details).


Plagiarism

Plagiarism is intellectual dishonesty and is unacceptable. The University regards it as a
serious academic offence, and penalties include the awarding of a zero mark for the
piece of coursework concerned or for the entire module. It can also result in a written
warning, suspension or expulsion from your course, or the revoking of the award of your
degree. When you hand in your coursework, you are required to sign the cover-sheet
declaration confirming that you have read the section relating to plagiarism in the
University Regulations and that the essay is your own work. Submission of an electronic
form of assignment with or without a coversheet assumes you have read and complied
with the regulations. All cases of suspected plagiarism will be reported to the Head of the
School for disciplinary action and may be referred to the University Academic Offences
Committee. See the Quality Manual section on Academic Offences for details of the
procedure (www.nottingham.ac.uk/quality-manual/appeals/offences.htm).

Plagiarism is presenting the work of another person as if it were your own. It is
plagiarism to quote another writer directly in your coursework without "quotation marks"
and a reference to the original source, including page numbers. It is also plagiarism to

    Last Modified: 21 August 2008
1




                                                                                          25
Undergraduate Handbook 2008-2009




summarise the views of another writer without attribution, even if you use your own
words. The important thing is never to let it be thought that you are claiming that a
particular position is original to you when it is not, and proper referencing will achieve
this.

Example: This passage on Mao and the Cultural Revolution is a direct quote from Jack
Gray, Rebellions and Revolutions (Oxford: OUP, 1990), pp. 378-9:

       In 1967, after encouraging hopes of a Paris Commune alternative to Party
       dictatorship, he repudiated the Shanghai Paris Commune established in his name,
       and insisted on the restoration of Party authority. At the moment of truth he
       chose the vanguard party. This final failure of nerve provides an a fortiori
       argument that Marxism-Leninism cannot democratize itself.

In your essay you might make a statement like this:

       Mao's failure to follow through with the implementation of the Paris Commune
       model in 1967 showed that the socialist system could not democratize itself.

This is a paraphrase of a specific argument made by another writer, Jack Gray, and must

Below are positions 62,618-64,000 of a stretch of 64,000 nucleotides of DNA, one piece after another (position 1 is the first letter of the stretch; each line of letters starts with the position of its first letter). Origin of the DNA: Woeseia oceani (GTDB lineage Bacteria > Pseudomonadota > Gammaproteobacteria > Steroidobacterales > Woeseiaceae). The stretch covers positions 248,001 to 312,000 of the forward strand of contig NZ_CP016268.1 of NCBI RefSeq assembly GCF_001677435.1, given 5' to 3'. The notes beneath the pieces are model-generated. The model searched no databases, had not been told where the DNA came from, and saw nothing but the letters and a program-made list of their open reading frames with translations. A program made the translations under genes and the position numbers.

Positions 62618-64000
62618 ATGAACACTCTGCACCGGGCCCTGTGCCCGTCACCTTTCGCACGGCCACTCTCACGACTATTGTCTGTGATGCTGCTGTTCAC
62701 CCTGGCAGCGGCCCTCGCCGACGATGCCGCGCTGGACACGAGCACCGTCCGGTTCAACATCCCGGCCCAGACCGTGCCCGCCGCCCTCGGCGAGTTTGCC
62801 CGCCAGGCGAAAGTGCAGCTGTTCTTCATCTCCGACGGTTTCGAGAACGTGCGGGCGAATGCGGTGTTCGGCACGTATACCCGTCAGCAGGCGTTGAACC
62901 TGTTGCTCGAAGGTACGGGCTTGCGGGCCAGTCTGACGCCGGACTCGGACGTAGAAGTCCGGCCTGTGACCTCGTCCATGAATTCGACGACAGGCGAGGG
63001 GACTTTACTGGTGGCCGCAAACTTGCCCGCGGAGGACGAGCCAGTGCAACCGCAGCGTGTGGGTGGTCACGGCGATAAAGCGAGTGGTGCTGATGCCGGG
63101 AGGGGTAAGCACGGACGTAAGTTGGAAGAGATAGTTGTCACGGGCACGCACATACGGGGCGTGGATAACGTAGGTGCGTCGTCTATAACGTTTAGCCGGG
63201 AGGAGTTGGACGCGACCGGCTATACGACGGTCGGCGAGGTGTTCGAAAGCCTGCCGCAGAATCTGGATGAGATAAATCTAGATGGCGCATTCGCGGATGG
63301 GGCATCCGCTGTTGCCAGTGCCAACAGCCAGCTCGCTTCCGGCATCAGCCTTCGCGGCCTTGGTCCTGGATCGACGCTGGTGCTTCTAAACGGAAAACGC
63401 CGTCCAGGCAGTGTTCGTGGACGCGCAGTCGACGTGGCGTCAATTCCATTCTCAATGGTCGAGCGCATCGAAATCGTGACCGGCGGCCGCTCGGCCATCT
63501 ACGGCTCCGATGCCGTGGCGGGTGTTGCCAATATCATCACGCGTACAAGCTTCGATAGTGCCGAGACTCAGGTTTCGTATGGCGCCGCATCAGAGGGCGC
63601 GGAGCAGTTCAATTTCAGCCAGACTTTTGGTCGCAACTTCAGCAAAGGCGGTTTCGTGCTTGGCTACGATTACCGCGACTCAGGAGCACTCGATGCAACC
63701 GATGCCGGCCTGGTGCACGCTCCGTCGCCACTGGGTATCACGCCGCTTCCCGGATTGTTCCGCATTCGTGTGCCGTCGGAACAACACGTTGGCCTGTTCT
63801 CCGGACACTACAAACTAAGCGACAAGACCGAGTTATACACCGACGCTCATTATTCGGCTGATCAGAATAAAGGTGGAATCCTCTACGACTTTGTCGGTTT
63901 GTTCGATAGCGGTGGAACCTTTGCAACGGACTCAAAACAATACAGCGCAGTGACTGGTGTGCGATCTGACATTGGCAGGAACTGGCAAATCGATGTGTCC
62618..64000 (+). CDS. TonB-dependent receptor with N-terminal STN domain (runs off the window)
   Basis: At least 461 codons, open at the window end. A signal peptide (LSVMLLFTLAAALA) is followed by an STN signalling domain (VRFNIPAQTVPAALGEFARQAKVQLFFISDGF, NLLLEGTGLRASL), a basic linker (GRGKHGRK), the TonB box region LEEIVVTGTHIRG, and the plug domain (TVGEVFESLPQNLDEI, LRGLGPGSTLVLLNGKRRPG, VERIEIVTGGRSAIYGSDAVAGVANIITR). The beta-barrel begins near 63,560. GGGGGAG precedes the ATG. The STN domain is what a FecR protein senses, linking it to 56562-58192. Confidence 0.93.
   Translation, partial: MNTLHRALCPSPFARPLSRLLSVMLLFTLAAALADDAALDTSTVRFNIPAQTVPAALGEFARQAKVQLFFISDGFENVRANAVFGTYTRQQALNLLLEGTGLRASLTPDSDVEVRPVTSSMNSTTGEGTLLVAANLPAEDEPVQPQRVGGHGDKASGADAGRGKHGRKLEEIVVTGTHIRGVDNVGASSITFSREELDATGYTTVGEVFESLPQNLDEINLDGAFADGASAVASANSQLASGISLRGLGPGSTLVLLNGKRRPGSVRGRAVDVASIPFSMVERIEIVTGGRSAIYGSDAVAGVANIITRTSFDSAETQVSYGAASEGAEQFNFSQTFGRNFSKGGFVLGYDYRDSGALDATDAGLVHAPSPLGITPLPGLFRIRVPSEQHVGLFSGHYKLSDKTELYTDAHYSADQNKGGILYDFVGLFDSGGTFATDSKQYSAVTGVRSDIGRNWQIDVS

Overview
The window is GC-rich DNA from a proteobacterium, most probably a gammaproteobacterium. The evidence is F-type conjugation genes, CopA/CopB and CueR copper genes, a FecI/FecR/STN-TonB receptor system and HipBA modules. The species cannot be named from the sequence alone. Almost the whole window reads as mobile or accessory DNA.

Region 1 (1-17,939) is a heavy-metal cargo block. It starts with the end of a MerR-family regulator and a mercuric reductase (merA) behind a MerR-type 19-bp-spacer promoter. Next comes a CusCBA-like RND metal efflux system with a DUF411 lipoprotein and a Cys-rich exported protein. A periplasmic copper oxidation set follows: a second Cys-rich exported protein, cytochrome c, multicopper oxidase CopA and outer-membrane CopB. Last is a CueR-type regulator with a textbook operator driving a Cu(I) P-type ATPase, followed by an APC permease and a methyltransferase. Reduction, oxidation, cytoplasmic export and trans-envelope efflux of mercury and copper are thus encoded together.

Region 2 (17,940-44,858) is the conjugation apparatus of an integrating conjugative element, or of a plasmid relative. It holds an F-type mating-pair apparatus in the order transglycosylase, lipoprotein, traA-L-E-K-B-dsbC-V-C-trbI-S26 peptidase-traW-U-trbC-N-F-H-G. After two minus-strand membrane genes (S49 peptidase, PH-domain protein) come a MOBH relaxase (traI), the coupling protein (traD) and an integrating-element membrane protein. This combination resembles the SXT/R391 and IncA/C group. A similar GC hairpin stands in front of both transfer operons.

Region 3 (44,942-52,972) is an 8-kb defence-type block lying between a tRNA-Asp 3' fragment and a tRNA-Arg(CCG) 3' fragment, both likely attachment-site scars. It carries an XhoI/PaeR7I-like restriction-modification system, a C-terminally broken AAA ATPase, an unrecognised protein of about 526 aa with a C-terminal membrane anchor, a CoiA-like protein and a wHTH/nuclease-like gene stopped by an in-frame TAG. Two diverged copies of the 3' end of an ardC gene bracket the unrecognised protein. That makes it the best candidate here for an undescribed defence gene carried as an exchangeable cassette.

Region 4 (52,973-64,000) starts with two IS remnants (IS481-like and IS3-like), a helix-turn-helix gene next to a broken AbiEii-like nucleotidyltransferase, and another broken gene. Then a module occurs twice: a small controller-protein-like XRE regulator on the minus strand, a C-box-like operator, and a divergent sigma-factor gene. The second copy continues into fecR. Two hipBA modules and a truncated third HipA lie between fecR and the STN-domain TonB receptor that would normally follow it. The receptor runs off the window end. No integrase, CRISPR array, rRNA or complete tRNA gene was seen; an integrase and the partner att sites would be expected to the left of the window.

be footnoted with page numbers as if it were a direct quotation. The same sentence
could be rephrased as:

       As Jack Gray has argued, Mao‟s failure to follow through … etc.

Provided the passage is footnoted with page numbers that would be full and correct
attribution. Anything less could constitute plagiarism.
Tutors (lecturers) will check all pieces of coursework for plagiarism. They may use
Internet search engines and specialist computer software such as “Turnitin” as well as
their own knowledge of the source material to do so. SCCS offers a number of modules
where assessment is 100% by coursework, and convenors of these modules are
particularly vigilant in checking for signs of plagiarism. In most instances plagiarism is
obvious to experienced teaching staff; don‟t take the risk.

Do I need to cite page numbers? There are different conventions among the
academic disciplines that span the China field. Historians would expect to see the page
number cited for any reference, whether a direct quote, data or a paraphrase. In
economics, business and management – and the social sciences generally – only the
journal or book is cited without the page number even for direct quotes, but the style
varies among publications. Since your note taking should include the exact page number
for any quote or data item, citing the page number does not involve much additional
effort and shows desirable accuracy. The SCCS recommends that page numbers are
always cited for direct quotes.


Referencing systems

In your coursework for SCCS modules, you may use either the footnote or the Harvard
in-text referencing systems. You must decide which of these systems to use and then
use it consistently. You cannot mix Harvard-style referencing with footnotes.

Examples of the approved format for notes and bibliography entries are given below. You
should ensure all your references conform to these models. Poorly and incorrectly
formatted referencing will be penalised. References, including those relating to material
on the Internet, will be checked when your coursework is marked, so ensure you keep
an accurate record of page numbers, full publication details, web-page addresses, date




                                                                                             26
Undergraduate Handbook 2008-2009




of access, etc, as you research your essay. It is very time-consuming to find these again
later if you haven't kept careful note of them, and inaccuracies will lose you marks.


Footnote referencing

Footnotes are used to cite the source of direct quotations, indirect quotations or
paraphrases as above, statistics, and other non-obvious facts. (Endnotes may be used
instead of footnotes, but use one format or the other, not a mixture of both.)

What is a non-obvious fact? For example, it is an obvious and well-known fact that Mao
Zedong proclaimed the founding of the People's Republic of China in a speech on 1
October 1949 in Tiananmen Square, so there is no need to footnote it. But if you assert